Our Brighamia insignis are seed grown, so are the true species, not a named cultivar – which I think is sort of odd thing to do when all of them in cultivation come from only 14 remaining wild plants…) However the two named cultivars I am aware of are all tissue culture clones and not grown from seed.
I live in “Zone 13” in Southern California and also recently purchased a “Golden Candelabra”. It’s approx. 3′ high and is beginning to show a light brown discoloration. My “Sunset Western Garden Book” provides no info on this plant. How do I best care for it where I live? Indoors, outdoors? Direct light/indirect light? Is terra-cotta really best or will any type of pot do? Do I fertilize it, if so how often?
Thanks for any info you can provide.
Assuming you have the Euphorbia “Ammak” you can grow this plant indoor or outdoor in Southern Cal. You can even plant it in the ground. It can take direct sun to light shade, however never move a plant out into direct light without hardening it off first or it can get a burn. Also, if you regularly get over 100 degrees in the summer, the plant would prefer some afternoon shade.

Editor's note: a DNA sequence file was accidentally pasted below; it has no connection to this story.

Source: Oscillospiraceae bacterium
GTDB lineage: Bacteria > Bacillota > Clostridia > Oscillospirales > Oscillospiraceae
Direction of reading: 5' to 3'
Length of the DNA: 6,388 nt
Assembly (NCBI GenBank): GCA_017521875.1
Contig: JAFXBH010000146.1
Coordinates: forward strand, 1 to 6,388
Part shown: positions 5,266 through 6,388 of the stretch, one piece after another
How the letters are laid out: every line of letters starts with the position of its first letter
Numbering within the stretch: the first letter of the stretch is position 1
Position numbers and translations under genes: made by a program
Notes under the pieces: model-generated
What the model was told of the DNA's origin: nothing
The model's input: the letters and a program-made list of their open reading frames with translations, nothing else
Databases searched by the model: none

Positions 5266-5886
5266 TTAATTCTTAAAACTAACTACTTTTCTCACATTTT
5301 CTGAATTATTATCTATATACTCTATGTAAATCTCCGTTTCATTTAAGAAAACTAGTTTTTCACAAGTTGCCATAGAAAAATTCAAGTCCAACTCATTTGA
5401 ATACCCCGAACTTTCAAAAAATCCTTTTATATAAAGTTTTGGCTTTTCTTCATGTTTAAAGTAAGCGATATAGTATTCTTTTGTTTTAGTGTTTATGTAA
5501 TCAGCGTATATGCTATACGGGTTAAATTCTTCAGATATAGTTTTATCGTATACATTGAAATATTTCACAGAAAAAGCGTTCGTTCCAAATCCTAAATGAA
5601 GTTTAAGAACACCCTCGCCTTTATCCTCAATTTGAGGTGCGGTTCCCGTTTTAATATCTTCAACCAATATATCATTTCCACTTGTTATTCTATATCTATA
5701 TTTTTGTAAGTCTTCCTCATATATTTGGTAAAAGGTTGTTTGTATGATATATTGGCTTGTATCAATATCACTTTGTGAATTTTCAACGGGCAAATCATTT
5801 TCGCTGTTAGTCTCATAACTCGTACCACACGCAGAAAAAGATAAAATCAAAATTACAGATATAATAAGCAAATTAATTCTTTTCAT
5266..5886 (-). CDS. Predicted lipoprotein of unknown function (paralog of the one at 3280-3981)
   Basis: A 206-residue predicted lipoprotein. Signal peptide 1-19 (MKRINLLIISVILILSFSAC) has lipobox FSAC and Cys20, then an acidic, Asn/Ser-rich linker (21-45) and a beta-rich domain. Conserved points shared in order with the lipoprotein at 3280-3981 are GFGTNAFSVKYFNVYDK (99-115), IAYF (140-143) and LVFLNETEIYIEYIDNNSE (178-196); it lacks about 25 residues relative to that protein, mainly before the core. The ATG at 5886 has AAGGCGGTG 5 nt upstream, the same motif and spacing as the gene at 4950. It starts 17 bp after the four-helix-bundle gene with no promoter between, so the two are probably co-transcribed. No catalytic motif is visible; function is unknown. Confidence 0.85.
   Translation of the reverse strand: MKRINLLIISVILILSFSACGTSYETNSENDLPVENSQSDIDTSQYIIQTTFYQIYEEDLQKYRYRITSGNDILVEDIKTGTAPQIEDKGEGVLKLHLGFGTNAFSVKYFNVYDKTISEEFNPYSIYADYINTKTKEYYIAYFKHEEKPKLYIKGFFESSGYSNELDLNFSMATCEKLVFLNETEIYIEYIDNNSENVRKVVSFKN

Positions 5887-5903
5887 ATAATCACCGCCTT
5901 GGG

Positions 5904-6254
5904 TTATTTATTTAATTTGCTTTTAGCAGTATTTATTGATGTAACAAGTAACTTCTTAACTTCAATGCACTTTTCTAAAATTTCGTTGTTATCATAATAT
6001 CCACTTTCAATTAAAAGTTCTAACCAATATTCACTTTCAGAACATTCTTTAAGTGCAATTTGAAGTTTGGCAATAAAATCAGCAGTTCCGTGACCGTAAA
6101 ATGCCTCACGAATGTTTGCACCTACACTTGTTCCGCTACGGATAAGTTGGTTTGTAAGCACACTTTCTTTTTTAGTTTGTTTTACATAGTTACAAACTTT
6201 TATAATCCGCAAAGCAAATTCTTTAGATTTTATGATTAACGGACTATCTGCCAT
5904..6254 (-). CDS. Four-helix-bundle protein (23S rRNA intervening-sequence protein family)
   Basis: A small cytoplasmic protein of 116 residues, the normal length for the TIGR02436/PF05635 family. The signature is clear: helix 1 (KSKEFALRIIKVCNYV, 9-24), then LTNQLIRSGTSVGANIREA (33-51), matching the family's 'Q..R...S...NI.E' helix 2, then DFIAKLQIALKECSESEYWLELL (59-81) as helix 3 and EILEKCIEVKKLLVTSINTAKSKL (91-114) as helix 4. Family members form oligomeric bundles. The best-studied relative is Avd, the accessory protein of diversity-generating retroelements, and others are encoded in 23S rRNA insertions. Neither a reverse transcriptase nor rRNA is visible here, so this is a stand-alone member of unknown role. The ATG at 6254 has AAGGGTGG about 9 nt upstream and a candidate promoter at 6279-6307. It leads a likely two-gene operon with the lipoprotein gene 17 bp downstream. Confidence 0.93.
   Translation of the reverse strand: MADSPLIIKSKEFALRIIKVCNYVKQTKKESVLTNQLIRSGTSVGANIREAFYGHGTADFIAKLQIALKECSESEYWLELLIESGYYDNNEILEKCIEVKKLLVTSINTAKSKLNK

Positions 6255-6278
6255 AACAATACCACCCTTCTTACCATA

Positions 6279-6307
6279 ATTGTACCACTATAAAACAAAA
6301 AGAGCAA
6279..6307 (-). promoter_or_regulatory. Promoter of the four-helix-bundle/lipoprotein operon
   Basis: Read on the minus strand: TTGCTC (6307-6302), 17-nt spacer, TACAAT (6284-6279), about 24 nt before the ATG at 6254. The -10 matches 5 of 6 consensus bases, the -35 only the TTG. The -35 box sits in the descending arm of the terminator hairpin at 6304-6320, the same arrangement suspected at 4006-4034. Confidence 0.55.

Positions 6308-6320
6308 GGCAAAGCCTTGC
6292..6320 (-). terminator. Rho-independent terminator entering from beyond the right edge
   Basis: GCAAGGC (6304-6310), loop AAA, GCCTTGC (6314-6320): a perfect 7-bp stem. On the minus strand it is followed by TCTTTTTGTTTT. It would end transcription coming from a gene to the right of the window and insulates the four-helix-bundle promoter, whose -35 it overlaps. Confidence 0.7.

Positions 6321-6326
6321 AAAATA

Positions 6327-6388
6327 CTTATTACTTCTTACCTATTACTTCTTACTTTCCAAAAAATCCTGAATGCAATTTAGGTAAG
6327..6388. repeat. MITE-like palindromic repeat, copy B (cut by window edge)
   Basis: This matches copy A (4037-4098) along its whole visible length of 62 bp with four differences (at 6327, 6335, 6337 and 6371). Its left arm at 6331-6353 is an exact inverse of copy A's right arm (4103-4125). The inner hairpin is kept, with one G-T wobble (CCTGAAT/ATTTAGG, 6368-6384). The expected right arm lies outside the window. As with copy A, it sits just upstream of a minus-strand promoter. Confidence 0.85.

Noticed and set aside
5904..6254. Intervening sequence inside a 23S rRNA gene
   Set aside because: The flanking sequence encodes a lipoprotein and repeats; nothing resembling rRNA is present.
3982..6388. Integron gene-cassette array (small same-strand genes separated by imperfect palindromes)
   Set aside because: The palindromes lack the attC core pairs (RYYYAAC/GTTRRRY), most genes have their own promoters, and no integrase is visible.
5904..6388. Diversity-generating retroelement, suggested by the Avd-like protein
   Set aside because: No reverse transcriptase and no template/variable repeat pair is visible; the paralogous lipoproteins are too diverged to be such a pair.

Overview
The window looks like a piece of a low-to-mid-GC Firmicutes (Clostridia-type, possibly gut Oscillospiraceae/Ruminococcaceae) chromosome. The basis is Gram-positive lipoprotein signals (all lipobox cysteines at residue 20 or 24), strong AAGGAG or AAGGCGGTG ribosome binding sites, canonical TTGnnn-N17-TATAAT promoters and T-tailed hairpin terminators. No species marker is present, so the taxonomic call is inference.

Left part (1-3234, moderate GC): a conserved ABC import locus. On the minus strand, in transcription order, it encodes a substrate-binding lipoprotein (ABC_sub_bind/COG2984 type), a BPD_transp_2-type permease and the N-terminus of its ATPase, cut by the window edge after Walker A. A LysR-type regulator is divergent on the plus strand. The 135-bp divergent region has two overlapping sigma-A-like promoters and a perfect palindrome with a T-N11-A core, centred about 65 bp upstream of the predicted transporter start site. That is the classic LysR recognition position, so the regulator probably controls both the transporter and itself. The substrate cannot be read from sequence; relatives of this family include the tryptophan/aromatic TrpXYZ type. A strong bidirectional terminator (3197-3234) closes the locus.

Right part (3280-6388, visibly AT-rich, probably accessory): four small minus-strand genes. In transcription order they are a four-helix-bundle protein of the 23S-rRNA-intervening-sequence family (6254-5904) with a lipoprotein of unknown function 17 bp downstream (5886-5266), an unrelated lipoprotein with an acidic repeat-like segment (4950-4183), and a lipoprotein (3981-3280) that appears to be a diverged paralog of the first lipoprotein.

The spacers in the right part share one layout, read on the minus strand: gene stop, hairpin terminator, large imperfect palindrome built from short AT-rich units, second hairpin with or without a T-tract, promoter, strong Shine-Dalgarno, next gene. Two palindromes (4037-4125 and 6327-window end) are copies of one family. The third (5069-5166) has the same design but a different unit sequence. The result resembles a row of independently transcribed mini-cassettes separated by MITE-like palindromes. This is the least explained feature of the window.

Terra cotta is best, because it breathes, and a fast-draining cactus and succulent mix is especially important. We recommend very little fertilizer for cactus and succulents, because slow growth makes for stronger plants, but any plant in a pot needs some added nutrients. We sell our own “cactus meal” mix of slow-release natural nutrients, and you can apply just once a year for slow healthy growth. For slightly faster growth, we recommend liquid kelp once a month through the growing season.
As for the light brown discoloration, if you’d like to send me an image I can take a look at it for you, but it’s hard to diagnose plants otherwise.
Today we have a very polite correspondent sending in a question:
Dear Client support,
I was wondering if potted echeveria cuttings in zone 6, that were taken late in the season, could continue to be watered and provided fertilizer without extended hours of supplemental lighting during the winter. Though I realize shorter daylengths might normally initiate dormancy, I wasn’t sure if overwintered cuttings with under-developed root systems were capable of surviving the water and nutrient deprivation required.